Senator RANDOLPH. I know that you realize that in the 1970 act we made provision, statutory provision, for the health effects from pollutants. You know that that is written into the basic law. As that research goes forward within the Environmental Protection Agency. I believe, Mr. Chairman, that until this time and I suggest that it be done now-a status report has not been received specifically on what has been done by EPA in contrast with other groups in this area. Are you using the National Institutes of Health?
Dr. GREENFIELD. Senator, we have prepared a preliminary document of that sort because under the law and under the policy of the agency We are constantly trying to update and get these criteria under which the standards are set. We have a preliminary document which looks at what underlies the standards up to this point and what new in formation has come about since the standards were set, and essentially where we stand today. We simply can make that available, if you so desire.
Senator RANDOLPH. Mr. Chairman, the reason I ask this is not in any wise to criticize what has been done.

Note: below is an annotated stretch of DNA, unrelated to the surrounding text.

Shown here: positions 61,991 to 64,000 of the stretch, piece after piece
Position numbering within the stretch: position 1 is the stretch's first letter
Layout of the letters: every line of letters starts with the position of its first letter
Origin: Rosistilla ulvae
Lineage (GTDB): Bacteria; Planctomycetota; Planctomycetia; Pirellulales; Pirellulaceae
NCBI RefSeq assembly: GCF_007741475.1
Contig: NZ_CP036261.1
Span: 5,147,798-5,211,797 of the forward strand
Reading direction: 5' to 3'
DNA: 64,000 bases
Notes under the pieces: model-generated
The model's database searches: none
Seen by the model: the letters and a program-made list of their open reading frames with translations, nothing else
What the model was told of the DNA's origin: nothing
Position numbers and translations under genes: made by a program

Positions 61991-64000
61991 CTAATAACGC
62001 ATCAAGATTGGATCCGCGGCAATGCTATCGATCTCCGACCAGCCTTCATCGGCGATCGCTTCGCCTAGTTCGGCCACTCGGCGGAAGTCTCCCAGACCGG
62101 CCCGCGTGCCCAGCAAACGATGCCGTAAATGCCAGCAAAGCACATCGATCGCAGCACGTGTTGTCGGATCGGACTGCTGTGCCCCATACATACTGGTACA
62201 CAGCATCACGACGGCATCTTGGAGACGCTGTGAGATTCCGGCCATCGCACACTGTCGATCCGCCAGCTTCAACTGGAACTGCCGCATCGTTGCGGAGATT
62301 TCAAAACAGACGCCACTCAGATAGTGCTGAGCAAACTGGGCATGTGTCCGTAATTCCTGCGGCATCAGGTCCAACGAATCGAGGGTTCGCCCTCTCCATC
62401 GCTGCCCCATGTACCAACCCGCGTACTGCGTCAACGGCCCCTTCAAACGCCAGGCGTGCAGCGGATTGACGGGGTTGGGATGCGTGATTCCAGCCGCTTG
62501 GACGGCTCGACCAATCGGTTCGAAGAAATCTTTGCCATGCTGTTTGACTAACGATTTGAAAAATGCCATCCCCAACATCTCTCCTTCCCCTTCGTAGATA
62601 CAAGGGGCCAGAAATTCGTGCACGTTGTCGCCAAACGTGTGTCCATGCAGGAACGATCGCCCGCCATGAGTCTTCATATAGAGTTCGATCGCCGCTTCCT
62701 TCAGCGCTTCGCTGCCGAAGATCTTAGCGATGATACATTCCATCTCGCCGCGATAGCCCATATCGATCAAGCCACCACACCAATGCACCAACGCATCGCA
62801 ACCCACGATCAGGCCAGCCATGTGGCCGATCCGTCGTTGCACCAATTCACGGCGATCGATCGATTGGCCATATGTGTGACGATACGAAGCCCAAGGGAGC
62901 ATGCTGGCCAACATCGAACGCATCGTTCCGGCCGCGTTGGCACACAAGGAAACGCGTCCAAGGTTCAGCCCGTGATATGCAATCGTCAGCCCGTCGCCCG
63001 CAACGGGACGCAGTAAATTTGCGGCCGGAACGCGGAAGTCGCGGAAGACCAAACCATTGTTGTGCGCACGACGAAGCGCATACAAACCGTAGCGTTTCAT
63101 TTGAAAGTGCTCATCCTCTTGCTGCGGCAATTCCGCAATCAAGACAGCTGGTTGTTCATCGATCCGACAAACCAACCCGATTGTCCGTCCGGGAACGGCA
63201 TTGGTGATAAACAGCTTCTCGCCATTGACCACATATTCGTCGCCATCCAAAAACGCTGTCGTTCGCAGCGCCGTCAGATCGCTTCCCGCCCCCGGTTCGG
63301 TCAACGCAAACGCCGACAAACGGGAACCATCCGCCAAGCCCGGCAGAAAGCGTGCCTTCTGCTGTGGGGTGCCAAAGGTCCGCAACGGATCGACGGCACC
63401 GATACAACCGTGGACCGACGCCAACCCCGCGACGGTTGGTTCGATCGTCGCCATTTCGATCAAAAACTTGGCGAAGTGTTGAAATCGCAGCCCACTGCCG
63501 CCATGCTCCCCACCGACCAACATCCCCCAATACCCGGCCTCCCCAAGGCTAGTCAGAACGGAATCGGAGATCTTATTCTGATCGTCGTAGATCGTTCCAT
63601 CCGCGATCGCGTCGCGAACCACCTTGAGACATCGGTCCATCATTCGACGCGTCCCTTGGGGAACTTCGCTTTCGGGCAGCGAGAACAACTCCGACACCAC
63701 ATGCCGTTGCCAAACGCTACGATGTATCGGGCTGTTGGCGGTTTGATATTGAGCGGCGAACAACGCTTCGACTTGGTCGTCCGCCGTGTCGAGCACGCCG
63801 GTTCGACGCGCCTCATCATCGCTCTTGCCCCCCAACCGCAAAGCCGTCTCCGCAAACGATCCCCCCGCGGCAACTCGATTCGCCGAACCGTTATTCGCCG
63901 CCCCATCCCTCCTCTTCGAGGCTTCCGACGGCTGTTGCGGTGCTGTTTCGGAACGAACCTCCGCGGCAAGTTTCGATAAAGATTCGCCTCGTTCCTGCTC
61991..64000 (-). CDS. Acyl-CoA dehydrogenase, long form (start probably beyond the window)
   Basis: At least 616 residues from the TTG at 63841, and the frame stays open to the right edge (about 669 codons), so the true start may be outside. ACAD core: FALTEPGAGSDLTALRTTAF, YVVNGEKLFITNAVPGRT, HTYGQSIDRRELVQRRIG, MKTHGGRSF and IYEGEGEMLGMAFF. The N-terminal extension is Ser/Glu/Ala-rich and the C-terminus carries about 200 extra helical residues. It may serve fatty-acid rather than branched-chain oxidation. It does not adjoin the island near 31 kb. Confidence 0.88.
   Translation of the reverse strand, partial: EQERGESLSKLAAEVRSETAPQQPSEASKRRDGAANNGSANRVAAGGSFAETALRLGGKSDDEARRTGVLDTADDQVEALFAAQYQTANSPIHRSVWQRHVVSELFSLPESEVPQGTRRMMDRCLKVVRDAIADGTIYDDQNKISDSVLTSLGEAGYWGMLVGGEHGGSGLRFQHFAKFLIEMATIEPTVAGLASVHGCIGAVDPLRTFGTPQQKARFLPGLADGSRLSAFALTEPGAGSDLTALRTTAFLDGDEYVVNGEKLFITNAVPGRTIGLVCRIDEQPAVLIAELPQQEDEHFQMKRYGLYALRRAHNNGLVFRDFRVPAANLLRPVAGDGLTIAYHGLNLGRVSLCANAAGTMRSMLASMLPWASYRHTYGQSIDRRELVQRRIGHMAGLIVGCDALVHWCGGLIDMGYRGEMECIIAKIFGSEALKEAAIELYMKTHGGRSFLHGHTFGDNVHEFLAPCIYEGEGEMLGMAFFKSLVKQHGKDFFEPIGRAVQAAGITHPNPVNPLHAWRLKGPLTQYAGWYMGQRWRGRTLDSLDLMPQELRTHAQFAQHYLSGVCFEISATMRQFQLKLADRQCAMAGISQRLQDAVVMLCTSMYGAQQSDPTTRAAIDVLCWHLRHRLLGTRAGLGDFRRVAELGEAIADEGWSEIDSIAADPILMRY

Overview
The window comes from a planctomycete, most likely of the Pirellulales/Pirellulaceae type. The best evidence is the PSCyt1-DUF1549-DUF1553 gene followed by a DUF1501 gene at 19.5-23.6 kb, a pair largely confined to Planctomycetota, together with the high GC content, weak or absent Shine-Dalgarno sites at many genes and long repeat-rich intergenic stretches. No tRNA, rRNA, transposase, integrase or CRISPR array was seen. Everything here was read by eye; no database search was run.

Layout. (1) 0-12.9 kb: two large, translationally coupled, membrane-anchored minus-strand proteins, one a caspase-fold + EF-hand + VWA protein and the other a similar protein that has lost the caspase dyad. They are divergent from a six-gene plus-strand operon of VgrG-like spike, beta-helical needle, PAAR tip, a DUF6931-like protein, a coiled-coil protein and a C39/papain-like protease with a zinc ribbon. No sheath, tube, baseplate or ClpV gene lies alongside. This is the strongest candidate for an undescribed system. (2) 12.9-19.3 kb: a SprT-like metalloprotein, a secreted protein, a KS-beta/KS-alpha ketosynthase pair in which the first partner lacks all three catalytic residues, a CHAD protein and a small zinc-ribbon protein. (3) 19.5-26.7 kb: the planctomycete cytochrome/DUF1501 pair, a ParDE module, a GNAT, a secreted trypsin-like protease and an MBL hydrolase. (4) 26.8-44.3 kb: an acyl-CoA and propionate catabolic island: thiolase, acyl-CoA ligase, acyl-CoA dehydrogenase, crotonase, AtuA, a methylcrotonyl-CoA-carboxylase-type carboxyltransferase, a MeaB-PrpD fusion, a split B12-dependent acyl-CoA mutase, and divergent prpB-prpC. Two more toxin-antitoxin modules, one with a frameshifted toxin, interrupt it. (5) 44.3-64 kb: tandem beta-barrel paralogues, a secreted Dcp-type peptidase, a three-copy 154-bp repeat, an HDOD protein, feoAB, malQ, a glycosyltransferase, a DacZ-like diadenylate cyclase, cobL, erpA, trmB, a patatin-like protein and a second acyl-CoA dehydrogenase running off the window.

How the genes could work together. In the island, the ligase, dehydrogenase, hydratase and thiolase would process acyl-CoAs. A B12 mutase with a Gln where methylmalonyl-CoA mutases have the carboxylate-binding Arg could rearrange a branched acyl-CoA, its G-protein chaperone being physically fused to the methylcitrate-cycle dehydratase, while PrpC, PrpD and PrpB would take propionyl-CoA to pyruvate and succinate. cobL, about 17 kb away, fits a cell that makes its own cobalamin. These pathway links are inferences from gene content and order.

I am sure you are carrying out the provisions of the act from the standpoint of your research, study and review. But I think it would be helpful to us to know exactly how this is being accomplished with the National Institutes of Health, with certain doctors within our own employ, and with certain outside expertise. I think it is very important that we not overlook the health effects from pollutants as provided for in the 1970 act.
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I take this opportunity to bear down on this point because I think it is vital to our overall understanding of what happens on several fronts. This is one of those important fronts from the standpoint of the pollution of the air.
Dr. FINKLEA. Senator, we couldn't agree with you more. We feel that health effects are probably one of the key items in terms of environmental protection. It is evidenced in our whole research program. It constitutes a very large portion of our research money. In fact, we have devoted one of our main research centers to that subject, and that is evidence of it as well.